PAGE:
Soccer is the sport many Americans love to hate. Whether you think it’s boring, inferior as a sport, you hate the “flop”, or just tired of the rabid fútbol evangelists (who are often more persistent than Sam-I-am and his green eggs and ham), soccer is a sport which many people just refuse to like. I am not going to ask you to like soccer. I’ll leave it to the true fans to champion its merits. Let me suggest, however, that you move from vocal antagonist of soccer to at least an appreciation of the sport. Here are three missional reasons to do so:
1. To be part of the global community. While we live in an increasingly global world, the major American sports are local in their appeal. Basketball, football, baseball, and hockey are mostly American sports with a few Canadian teams and a handful of international players. In contrast, soccer has a worldwide appeal and is a truly global professional sport. If you can speak the language of soccer, you are speaking a nearly universal language. When you participate in soccer, you are part of something bigger – a widely popular phenomenon in which the majority of the world participates. As we encourage believers to become “world Christians,” soccer provides a starting place to move from a local to a global mindset.
2. To have a natural bridge for building relationships across cultures. When I was an industrial chaplain for OTR truck drivers, I found it difficult at times to find a bridge to build relationships with a group of men who had little in common with me. A breakthrough happened when I learned to talk fishing and hunting. I could always talk about the outdoors. The men were eager to teach me their skills, take me on expeditions, and even help me with my boat. Fishing and hunting gave me a way to connect and build relationships with men with whom I had little else in common. In a similar way, soccer is a natural bridge for building relationships with people of other nationalities and cultures. Want to engage your international/ethnic students with American students at summer camp? Hold a soccer match. Want an instant following of children on a mission trip? Get out a soccer ball. Need a way to open a conversation with an international student at your university? Ask them about the World Cup. A hatred of soccer will close doors for you that an appreciation of soccer might open.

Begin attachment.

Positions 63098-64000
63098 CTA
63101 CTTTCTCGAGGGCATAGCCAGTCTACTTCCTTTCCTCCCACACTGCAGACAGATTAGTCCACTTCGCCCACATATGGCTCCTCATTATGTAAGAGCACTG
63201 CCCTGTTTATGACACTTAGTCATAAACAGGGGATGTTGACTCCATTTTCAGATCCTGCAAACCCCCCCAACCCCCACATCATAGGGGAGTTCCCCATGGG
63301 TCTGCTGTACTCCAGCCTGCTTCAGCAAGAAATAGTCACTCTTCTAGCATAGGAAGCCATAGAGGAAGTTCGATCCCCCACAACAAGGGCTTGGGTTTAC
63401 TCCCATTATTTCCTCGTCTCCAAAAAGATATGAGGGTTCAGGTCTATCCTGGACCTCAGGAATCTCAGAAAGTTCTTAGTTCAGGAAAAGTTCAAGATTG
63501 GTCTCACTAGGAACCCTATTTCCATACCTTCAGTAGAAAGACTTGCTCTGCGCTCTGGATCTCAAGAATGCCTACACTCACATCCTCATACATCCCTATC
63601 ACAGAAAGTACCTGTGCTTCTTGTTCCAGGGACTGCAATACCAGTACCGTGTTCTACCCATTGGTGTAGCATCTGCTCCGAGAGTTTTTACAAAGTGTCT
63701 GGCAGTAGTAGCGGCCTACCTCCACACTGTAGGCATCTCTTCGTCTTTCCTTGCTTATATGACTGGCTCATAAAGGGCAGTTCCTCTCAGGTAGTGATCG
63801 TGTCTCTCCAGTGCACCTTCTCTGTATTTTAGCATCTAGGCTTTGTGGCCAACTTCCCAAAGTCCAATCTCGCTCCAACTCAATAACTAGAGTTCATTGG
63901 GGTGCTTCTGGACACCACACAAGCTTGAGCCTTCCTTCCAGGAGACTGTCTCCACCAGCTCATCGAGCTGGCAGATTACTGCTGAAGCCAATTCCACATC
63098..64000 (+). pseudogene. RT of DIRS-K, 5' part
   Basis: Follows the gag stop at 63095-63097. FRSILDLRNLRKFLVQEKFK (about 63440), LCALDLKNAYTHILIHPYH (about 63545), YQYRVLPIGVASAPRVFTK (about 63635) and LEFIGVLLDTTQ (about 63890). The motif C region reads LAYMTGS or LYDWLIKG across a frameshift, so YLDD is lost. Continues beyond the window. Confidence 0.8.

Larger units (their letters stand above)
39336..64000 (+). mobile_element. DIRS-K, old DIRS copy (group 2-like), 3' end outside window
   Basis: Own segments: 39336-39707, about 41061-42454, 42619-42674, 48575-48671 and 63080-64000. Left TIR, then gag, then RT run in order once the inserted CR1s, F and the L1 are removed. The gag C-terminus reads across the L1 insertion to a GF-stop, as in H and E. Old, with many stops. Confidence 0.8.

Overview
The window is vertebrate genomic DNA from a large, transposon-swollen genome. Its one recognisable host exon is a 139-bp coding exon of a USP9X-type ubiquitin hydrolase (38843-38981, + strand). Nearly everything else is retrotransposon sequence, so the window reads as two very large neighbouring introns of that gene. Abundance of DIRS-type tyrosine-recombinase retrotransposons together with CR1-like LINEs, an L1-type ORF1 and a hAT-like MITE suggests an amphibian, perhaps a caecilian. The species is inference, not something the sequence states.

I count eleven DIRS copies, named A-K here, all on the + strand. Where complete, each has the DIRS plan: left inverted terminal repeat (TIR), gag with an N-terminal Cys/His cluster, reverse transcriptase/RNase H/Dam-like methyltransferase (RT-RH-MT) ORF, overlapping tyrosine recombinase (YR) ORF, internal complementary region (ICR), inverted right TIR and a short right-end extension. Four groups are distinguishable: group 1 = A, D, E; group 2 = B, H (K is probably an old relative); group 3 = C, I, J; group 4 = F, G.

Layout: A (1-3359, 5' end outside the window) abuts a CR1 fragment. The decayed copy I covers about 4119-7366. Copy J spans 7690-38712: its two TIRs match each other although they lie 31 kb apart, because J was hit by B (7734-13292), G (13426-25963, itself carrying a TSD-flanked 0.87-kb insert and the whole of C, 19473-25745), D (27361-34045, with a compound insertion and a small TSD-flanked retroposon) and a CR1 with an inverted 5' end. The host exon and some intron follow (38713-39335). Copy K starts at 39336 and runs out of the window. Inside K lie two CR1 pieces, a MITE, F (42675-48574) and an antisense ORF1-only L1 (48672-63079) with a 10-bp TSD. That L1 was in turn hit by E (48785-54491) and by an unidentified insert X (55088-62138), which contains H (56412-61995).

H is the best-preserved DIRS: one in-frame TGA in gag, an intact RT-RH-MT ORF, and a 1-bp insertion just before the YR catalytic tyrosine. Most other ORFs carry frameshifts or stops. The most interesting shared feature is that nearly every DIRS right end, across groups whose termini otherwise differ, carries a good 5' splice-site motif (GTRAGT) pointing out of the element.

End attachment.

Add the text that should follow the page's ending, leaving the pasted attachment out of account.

3. To shed your ethnocentrism. Many of the American cultural values that are exemplified in other sports are missing from soccer. A big reason soccer continues to have a difficult time creating a fan base in the US is because the values portrayed in sports like baseball and football are distinctly Western and American values. If you’re like me, you find soccer inferior to just about every other American sport. But if I break that down, mine is really an ethnocentric point of view. Clinging to the idea that American sports are superior to soccer is in fact a belief that American culture is superior to other cultures around the world. In order for me to appreciate soccer, I must learn to appreciate the some of the cultural values that make it so popular – values that may be different than those of my own culture. And, shedding my ethnocentrism is a first step to effectively ministering across cultures. If nothing else, gaining an appreciation of soccer may be a practical way to follow the example of Paul. “I have become all things to all men that by all means I might save some.”
In the end, I had to do a critical self-evaluation of my soccer-bashing spirit. I had to ask myself, “Would you willing to give up your dislike of soccer for the cause of the gospel?” For now, I will strive to gain an appreciation for the sport loved by so many around the world. Who knows? Maybe someday I might come to even like it.
What about you? Do you think soccer can be an avenue toward becoming a more missional Christian?
Read more by Todd Benkert at behiswitnesses.com
 See especially, “The Cross and the World Christian” in Don Carson’s, The Cross and Christian Ministry
I’m speaking here of differences like individual vs. group orientation, time vs. event, etc. For a primer on these types of cultural differences, check out Lanier, Foreign to Familiar or Lingenfelter and Mayers, Ministering Cross-Culturally